It is time for the medical system to change how endometriosis is addressed. According to the World Health Organization, endo affects about ten percent of vulva owners of reproductive age.5 That means that our primary care providers, gynecologists, and urologists (among many other specialty disciplines) have the potential to have life-changing impacts by screening for the urinary, digestive, reproductive, mental health, and cognitive impacts caused by endometriosis. 


Some might say that this would put unnecessary strain or cost on the current medical system, but I’d argue this could save years of unnecessary and costly interventions, and prevent the negative sequelae of untreated endometriosis by addressing the root cause of a patient’s symptoms. The average time to diagnosis in the US is seven to ten years.6  Definitive diagnosis of endometriosis requires surgery and histological pathology, which is invasive and our current methods of imaging are of little use for the majority of people. However, there are many ways to identify that endo may be involved; but the road to diagnosis is made harder by misinformation perpetuated by the medical community. Here are some of the statements that I learned to push back against:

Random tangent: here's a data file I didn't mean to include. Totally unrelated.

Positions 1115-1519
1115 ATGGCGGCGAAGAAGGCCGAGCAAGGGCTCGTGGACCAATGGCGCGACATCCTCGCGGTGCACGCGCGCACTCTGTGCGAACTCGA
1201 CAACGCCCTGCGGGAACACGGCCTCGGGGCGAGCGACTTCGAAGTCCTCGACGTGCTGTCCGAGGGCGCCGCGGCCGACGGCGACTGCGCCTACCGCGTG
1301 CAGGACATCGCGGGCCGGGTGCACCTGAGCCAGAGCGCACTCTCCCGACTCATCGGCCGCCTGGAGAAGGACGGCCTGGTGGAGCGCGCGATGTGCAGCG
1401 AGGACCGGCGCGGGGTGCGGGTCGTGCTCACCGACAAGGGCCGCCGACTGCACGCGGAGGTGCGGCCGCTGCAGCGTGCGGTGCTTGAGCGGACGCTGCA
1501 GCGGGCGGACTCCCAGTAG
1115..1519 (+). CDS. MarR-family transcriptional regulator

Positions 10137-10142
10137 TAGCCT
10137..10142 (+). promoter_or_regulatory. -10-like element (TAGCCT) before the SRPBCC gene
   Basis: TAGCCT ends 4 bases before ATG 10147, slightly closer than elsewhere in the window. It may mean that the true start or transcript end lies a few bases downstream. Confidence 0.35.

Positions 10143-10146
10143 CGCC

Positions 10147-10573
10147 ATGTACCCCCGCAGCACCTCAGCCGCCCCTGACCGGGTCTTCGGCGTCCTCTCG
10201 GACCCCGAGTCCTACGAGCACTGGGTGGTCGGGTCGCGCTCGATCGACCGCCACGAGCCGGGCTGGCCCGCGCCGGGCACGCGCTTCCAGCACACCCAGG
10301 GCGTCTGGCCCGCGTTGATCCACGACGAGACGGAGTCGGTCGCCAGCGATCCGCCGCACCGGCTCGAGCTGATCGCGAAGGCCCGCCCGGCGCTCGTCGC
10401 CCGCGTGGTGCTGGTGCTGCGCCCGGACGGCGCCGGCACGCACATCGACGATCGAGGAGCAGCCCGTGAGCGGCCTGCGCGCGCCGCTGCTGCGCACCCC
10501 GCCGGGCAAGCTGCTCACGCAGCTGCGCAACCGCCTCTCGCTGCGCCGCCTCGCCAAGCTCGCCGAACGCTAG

“It’s normal to have pain for two days around your period”


While it may be common for menstruating individuals to have pain at some point in their cycles, this does not mean it is normal. Cyclical pain should be evaluated with other signs and symptoms to determine its source. 


“Your pain is not bad enough. People with endometriosis have severe pain.”


Endometriosis varies widely in its presentation. Many patients with endo do not have pain, but may have other symptoms as discussed in this blog. It is also important to note that pain severity does not indicate severity of disease. This means that patients with severe pain may have very few lesions and patients with minimal pain may have extensive lesions.7


While each person’s experience of endometriosis will differ, my hope is that we can decrease the amount of time patients spend seeking diagnosis and treatment by educating medical professionals and empowering patients. If you suspect you may have endometriosis and have not been heard, I invite you to visit Pelvic Pain Explained: Endometriosis + Resource List for more information and schedule an evaluation with one of PHRC’s pelvic floor physical therapists.